First, she’ll add a Conversions by Channel widget. As the registration Goal was set up more recently, she doesn’t have data from last year to compare. In this case she’ll compare stats to the previous month using the date range selector. Next, she’ll select the gear symbol to customize the widget.
She’ll choose the far right bar graph option and then use the “Goal” dropdown to filter by a specific Goal. In this case, the “event registration” Goal includes the data she wants to display. After applying changes, the final widget breaks down Goals by channel.
From this data, she can show that the majority of conversions come through Organic Search. In addition, a number came in as Direct traffic over the past month, possibly reflecting direct mail efforts. From that information, she may want to work with her team on better setting up offline efforts to track properly through Google Analytics.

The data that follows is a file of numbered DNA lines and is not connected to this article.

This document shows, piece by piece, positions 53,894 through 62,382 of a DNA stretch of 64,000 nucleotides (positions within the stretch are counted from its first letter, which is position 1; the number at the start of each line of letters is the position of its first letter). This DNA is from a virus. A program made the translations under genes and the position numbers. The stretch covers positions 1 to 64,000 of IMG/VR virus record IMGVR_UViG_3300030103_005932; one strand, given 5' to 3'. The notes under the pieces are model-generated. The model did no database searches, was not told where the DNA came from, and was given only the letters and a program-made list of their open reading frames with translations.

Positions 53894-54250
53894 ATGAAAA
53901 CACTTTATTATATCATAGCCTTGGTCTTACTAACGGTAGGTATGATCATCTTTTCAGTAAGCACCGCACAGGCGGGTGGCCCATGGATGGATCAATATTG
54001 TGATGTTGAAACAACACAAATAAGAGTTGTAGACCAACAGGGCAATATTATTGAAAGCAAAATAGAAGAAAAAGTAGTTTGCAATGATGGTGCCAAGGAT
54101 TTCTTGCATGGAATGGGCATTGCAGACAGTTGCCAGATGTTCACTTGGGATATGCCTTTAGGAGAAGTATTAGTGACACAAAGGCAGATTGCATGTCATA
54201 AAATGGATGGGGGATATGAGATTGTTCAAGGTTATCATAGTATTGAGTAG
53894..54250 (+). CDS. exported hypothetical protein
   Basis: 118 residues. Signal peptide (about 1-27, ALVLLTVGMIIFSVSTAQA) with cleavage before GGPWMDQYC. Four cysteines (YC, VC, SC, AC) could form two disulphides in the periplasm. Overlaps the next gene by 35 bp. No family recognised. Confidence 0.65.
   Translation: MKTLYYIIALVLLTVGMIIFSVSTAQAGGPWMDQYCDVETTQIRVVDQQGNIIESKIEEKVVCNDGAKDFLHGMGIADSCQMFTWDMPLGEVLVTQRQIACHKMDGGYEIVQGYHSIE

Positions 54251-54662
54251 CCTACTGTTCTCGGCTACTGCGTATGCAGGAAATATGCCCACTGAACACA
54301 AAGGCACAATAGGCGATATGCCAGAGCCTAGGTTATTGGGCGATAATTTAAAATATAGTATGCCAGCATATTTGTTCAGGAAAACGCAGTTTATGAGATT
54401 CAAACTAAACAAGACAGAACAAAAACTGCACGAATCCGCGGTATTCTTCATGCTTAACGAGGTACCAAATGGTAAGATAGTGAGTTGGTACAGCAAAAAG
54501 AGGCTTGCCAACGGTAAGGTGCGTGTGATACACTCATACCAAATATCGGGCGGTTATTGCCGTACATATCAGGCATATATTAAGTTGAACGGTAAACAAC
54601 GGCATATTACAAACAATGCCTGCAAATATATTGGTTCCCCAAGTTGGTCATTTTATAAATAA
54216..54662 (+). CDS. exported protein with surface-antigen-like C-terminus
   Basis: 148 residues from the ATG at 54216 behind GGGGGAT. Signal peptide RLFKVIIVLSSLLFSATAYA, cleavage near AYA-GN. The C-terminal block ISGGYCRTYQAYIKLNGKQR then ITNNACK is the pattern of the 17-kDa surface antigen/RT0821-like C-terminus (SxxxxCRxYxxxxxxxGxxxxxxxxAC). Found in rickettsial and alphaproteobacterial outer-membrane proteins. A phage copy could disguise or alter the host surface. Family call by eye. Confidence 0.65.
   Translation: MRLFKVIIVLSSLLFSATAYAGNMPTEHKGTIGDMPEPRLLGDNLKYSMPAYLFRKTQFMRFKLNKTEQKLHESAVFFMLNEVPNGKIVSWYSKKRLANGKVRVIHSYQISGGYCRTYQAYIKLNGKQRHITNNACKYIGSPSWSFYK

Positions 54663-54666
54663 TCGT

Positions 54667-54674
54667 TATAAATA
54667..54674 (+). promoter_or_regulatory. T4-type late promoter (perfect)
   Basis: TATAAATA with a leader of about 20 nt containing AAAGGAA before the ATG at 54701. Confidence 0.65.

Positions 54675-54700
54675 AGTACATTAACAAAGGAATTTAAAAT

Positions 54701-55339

Overall, she can show that conversions have doubled from the past month, demonstrating a rise in interest to the school. She knows that January events offering on-the-spot admission have likely helped drive this increase.
Tying It Together
Throughout this article, we’ve noted several areas where our marketer should provide further explanation for the data shown in her widgets. She may need to define some metrics for those unfamiliar with analytics, while also explaining key takeaways, such as the high percentage of organic traffic. To include these explanations in the report, she can add comments with Megalytic’s Notes widget. In addition, to make her report look professional for the college executives, she can add a cover page complete with the college’s logo.
Once the report is complete, she can then save it as a template for future use. To do this, she’ll just need to select “Save as Template” from the options directly above the report. After naming it, she can then choose this template whenever creating a new report.
Our college marketer has provided one example of building an in-house marketing report template. She adapts her report to the concerns of the team she works with, showing specific content and goals that they care about. While in-house reporting may need to address different concerns from agency reporting, ultimately the best online marketing reports find value in showing the right data and only the most relevant data to the people receiving the reports.